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Archive for the ‘South Africa’ Category


Running a poetry magazine
is a lonely business
so we slip in the odd typo
so people will call us.
If only to complain.

Gus Ferguson

» read article

Culture Clash

Of all the things I truly fear,
this brings me out in hives:

Will the Cricket World Cup interfere
with “Days of our lives?”


» read article

Four from Carapace 82 – “Not Goodbye” by Akwe Amosu – and Carapace 83

Carapace 82 - Akwe Amosu's Not Goodbye
Artwork by David Coetzee

Carapace 82 is a stand-alone collection of poems by Akwe Amosu entitled “Not Goodbye”. It is published as part of the Carapace Poets Series. Amosu was born in London but moved to Nigeria as a small child. She now works as a policy advocate for the Open Society Institute on issues such as human rights, governance and accountability in Africa. “Not Goodbye” is her debut.

Four from “Not Goodbye” by Akwe Amosu

Maputo peace talks

The hotel dining room was sunny,
the clatter of crockery friendly,
our smiles swinging about the room were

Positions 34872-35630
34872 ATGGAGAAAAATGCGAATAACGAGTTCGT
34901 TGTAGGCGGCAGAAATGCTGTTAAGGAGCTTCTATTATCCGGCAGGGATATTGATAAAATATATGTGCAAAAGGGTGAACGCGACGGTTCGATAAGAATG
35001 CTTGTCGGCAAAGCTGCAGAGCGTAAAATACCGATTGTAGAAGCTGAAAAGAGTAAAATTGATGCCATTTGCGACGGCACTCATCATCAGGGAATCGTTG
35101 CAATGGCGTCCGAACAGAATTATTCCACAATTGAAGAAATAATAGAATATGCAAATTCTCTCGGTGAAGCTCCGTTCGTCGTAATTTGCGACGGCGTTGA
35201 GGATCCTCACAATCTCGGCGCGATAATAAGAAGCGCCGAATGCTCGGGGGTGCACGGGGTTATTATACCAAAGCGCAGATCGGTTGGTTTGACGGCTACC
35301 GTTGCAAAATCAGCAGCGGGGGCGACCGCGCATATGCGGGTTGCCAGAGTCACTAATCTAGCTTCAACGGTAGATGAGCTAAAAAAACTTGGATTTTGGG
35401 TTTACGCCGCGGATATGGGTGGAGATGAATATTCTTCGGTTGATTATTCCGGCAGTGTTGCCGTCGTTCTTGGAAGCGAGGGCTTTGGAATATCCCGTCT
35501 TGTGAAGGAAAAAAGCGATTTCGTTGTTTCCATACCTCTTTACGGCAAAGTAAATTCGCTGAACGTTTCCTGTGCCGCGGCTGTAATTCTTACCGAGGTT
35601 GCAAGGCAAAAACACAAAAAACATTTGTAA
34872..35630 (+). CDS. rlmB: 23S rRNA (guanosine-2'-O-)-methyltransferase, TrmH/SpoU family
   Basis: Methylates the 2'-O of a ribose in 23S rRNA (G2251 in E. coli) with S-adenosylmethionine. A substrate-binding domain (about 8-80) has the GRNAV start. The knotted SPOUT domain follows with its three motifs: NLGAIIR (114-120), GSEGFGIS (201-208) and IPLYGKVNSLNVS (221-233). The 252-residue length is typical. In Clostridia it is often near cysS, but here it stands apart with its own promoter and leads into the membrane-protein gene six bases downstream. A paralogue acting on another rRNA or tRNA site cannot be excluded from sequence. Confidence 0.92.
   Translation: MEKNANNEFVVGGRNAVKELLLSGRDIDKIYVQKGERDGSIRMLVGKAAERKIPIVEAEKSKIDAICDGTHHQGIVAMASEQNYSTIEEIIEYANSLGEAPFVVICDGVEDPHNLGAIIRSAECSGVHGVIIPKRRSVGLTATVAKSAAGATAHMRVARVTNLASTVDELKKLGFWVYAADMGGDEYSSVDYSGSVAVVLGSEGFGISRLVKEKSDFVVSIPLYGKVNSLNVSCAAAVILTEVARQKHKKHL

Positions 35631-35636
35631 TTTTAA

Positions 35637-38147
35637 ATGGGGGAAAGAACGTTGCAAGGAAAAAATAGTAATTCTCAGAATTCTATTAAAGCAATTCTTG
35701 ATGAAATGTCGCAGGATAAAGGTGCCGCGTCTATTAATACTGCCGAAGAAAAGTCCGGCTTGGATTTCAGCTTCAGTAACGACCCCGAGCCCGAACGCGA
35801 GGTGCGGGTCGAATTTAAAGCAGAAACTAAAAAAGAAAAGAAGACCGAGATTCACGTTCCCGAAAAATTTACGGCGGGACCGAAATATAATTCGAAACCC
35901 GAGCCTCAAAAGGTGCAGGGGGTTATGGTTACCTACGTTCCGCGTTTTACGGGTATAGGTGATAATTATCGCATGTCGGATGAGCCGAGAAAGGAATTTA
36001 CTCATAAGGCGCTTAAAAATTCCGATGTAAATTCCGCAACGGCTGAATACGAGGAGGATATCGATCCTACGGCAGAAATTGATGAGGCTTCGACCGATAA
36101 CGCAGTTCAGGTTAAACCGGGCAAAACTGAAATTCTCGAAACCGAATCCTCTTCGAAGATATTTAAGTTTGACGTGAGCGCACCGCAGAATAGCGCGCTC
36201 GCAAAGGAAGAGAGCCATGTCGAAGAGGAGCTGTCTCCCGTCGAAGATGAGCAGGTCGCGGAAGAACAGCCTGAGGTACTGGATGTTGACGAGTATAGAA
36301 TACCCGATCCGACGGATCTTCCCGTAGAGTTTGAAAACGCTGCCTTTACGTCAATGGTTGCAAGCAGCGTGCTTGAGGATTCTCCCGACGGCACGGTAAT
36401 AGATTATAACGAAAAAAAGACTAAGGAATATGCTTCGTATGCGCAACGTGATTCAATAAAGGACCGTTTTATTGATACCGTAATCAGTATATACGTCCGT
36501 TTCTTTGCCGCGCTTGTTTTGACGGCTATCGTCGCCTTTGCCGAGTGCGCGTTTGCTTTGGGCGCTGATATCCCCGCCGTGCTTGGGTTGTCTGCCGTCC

bright parakeets, swooping table to table,
we all knew we were on the right track.
The General was eating eggs and bacon,
our friend named for the French emperor
was laying out a strategy for disarming
Liberia’s fighters and I was at ease
when you passed and reached out
an arm, drawing me to your cheek
then striding on in one swift manoeuvre,
my smile perched on your shoulder
and yours, slipping under my jacket
to peck gently at my breast.


Drought, Nigeria, 1980

No relief from the blank, fierce heat. High above,
a menacing harmattan wind reddened by dust,
drives orange clouds over a stormy horizon
but down here, the air is dry and still,
the mud setting hard and rough
around the vanishing pool.
The Fula’s skeletal cattle
on their forced march,
shudder off the flies,
patiently waiting
to keel over
one by one
onto hot


She should get on the train

She should get on the train
everyone else has said goodbye, separated
but she’s hanging back for one more minute
waiting for something, someone
to turn up, hoping for it.
The others are shouting
let’s go let’s go let’s go
but she doesn’t want to hear.
If whoever it is appeared, he would be
worth missing the train for
but the others know that
if anyone bursts onto the platform
he will be looking for someone else.
They’ve tried to tell her and they are
tugging on her coat, urgently
telling her the time,
that it will be very bad if she
misses the train but she’s shouting
let go let go let go
because she doesn’t like the train
she doesn’t want the journey
she doesn’t feel like leaving
and she doesn’t know
where we are going



Six weeks radiation in New York over,
we pack and head back down the Turnpike
in a keen red rental, an up and at ’em
sort of a car, four solid hours, no stops,
not bad, breasting 80 all the way while
always scanning for cops who probably
get a commission but they aren’t
hungry today: I am drained and dull